Struggle. Somebody is always struggling against great odds to achieve something. My films are not plotheavy, except for Shagird which was a thriller. Otherwise, they are more character-driven. The reason being that plot-driven films are not so organic. They always seem written. They have too many coincidences, somebody suddenly stumbles upon a clue, somebody overhears something - it does not have the quality of lived life. In a character-driven film, one thing leads to another, underpinning the journey of the character.
What did you learn from your 'guru' Shekhar Kapur?
How to handle a script. He used to say, 'In a love story, the love has to be tested. If you are writing about an honest man, honesty has to be tested. Or, there will be no conflict'. Kapur's body of work resembles his uncle's (Vijay Anand), in terms of variety. He has a brilliant sense of music and performance. In person, he is a patient, wellmannered man who loves his actors. I think whatever little talent I have is because of working with him and Mani Ratnam.
What place do politics, society and morality have in your films?
I am affected by politics and so are my films. A film ought to have social context and morality. If you see SBGR, all the four characters are morally ambiguous but you sympathise with them because they have a reason to do what they are doing. Mahie (Gill) is a woman who wants her husband's love but he is not giving it to her because she has betrayed him in a certain way. In part one, she betrays him only to get his love, which he fails to understand. Any other woman would probably cry over it but Mahie manipulates. What people like to watch on screen is something they want to do but can't. And then they see a certain character doing that. That's where the identification - and a liking for that character - comes. People say that you must give the audience something they will never anticipate or speculate. That's wrong. Often, films that work have the audience's full knowledge and involvement of what's coming. You should never act smart with the audience.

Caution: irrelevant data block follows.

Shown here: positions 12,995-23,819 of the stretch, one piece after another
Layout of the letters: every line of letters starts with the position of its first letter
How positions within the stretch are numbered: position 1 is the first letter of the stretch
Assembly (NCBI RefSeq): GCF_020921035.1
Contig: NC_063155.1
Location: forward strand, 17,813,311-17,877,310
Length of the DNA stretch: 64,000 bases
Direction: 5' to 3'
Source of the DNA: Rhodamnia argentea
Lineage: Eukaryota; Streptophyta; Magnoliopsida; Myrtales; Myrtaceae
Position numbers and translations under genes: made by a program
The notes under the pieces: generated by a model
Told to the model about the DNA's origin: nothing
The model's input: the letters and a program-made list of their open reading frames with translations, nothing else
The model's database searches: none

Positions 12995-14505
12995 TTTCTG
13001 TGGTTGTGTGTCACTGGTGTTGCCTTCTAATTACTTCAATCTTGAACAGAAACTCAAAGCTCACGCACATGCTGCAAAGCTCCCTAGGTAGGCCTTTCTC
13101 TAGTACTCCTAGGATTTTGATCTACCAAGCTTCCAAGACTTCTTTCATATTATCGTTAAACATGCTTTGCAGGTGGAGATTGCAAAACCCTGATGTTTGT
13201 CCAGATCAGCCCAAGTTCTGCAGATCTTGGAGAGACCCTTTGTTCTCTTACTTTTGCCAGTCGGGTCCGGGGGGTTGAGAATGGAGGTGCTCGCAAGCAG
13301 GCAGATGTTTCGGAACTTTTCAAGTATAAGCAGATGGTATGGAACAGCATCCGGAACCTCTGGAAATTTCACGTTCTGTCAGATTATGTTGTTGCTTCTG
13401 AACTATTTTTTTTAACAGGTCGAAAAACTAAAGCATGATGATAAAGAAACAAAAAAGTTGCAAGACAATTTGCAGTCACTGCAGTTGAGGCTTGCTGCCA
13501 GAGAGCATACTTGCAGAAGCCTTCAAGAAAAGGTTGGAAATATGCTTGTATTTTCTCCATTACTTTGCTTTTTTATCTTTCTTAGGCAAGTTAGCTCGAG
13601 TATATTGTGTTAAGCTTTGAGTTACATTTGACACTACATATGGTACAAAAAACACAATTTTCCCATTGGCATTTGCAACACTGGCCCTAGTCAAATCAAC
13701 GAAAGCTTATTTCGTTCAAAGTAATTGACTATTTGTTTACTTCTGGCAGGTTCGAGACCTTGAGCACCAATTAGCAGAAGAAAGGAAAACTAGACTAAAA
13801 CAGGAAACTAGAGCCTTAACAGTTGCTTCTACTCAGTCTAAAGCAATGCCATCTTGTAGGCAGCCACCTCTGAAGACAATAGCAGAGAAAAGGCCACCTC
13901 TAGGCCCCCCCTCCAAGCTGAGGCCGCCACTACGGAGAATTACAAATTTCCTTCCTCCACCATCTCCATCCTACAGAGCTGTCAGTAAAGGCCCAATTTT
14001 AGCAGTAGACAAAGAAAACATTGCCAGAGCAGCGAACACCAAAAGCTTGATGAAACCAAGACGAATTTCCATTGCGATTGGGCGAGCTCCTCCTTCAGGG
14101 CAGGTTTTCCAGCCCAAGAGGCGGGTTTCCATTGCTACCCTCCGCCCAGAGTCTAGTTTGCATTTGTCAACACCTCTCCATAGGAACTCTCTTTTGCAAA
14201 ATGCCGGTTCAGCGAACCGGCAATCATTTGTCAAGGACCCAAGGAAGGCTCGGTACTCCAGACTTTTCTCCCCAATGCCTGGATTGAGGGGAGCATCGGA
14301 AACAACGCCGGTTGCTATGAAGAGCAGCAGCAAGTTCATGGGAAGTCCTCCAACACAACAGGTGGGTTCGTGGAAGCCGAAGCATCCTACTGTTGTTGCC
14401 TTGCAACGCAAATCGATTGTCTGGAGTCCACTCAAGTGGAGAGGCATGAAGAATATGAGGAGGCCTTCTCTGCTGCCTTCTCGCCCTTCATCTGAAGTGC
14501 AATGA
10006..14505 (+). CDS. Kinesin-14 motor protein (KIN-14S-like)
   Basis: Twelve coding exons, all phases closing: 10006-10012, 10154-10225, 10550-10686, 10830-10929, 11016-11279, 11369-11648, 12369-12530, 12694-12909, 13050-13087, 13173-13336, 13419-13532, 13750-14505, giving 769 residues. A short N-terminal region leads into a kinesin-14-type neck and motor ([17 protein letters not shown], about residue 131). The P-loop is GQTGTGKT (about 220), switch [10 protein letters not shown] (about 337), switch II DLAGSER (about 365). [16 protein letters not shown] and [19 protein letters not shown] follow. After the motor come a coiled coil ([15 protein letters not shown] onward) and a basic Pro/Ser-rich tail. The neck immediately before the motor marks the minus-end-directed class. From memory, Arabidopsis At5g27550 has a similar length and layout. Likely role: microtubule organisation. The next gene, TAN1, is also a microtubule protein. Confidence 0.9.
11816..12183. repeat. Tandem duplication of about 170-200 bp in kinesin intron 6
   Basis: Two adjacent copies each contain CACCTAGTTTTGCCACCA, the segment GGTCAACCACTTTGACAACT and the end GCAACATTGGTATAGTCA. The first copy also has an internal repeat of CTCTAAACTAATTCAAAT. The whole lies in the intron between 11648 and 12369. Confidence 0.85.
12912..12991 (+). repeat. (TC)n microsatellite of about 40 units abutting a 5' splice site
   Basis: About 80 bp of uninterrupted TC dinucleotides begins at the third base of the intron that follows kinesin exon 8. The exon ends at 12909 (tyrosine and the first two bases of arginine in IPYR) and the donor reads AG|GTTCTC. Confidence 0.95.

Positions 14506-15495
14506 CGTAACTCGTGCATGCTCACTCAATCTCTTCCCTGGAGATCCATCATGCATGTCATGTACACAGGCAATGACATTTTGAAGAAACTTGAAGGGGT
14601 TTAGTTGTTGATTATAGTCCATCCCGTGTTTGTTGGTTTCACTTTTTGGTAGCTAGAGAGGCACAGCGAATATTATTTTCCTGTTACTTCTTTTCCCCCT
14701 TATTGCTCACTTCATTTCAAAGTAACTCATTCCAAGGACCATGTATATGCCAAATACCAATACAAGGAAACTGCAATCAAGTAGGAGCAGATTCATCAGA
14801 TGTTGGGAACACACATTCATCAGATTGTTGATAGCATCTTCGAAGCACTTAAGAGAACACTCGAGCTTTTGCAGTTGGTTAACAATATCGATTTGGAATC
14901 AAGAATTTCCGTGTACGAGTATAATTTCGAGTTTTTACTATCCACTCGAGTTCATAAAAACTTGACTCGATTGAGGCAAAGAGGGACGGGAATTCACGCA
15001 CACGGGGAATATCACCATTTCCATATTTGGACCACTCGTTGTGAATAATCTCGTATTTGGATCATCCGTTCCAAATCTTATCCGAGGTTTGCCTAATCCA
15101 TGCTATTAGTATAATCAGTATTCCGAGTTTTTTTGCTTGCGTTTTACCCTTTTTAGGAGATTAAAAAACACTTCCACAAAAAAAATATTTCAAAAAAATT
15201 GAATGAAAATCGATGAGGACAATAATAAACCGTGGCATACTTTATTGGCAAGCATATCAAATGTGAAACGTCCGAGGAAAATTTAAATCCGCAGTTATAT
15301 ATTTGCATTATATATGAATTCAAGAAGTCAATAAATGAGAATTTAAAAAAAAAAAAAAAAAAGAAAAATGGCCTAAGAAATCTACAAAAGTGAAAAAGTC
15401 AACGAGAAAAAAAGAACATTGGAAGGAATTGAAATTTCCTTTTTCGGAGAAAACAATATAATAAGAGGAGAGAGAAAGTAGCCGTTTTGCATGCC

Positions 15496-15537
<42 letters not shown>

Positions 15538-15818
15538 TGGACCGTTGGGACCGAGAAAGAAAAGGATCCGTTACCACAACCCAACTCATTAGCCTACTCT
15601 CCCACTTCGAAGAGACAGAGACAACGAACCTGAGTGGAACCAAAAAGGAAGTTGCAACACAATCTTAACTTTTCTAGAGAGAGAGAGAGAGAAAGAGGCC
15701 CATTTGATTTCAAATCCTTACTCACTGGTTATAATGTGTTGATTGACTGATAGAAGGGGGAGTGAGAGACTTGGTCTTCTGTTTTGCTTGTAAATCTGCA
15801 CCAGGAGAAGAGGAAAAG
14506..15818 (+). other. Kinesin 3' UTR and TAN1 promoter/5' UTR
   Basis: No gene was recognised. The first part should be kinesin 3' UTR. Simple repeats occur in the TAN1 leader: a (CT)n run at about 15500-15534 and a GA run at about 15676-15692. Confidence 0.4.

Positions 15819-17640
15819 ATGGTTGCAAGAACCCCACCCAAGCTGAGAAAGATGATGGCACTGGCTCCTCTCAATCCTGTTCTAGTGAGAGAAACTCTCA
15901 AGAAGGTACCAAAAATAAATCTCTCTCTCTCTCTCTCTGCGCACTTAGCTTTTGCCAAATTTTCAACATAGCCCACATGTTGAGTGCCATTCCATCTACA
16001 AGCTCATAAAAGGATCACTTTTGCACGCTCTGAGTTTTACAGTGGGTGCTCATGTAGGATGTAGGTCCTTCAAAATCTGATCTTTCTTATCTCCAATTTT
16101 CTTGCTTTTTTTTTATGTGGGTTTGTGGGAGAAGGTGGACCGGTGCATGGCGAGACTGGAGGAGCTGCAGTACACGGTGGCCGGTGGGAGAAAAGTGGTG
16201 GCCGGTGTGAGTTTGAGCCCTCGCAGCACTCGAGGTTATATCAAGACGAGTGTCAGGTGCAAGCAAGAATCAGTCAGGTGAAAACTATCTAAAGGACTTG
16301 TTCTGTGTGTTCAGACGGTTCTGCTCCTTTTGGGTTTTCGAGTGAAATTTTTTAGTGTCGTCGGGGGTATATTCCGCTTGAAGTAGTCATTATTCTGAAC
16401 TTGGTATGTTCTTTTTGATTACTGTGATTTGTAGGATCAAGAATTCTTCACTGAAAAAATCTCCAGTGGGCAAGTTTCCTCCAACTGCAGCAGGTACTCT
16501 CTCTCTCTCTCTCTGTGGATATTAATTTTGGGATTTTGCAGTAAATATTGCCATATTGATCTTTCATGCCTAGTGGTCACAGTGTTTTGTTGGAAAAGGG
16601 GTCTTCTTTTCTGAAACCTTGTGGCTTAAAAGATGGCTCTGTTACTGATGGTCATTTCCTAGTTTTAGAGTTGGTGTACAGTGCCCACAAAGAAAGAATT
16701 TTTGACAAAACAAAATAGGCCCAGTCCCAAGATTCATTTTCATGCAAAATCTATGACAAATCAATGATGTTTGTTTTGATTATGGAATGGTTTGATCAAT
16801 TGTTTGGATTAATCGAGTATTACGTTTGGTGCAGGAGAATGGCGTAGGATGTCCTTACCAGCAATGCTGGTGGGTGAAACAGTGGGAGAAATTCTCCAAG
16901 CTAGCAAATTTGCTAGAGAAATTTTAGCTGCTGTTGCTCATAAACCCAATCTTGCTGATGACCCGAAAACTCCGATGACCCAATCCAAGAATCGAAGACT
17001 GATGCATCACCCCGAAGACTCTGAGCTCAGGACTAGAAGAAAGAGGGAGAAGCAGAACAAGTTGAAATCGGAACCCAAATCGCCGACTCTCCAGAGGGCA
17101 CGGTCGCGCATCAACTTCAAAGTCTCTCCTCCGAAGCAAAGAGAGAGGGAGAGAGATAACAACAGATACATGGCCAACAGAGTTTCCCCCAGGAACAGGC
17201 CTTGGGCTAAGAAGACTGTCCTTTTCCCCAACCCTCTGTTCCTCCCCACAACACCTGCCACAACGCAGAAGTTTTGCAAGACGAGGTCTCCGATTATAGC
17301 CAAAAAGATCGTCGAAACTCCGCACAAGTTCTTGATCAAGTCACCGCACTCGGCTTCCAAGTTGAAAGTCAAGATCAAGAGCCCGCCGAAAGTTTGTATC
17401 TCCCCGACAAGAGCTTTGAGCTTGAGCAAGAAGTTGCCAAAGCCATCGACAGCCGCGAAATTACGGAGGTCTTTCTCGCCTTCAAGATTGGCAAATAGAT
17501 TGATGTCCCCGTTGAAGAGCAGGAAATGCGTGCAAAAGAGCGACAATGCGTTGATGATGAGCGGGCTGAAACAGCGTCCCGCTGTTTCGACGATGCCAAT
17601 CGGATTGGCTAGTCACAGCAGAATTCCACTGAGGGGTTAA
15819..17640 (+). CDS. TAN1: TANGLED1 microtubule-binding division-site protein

How much do you borrow from literature?
In Charas, Irrfan Khan's character was inspired from (Joseph) Conrad's Heart of Darkness. Bachchan's character in Kala Patthar was also taken from Conrad's Lord Jim. He goes and works in a coal mine out of guilt. The beauty of Conrad's characters is that they have done something wrong in their lives and are seeking redemption. Conrad puts them through a test of fire.
Which was the first novel you read?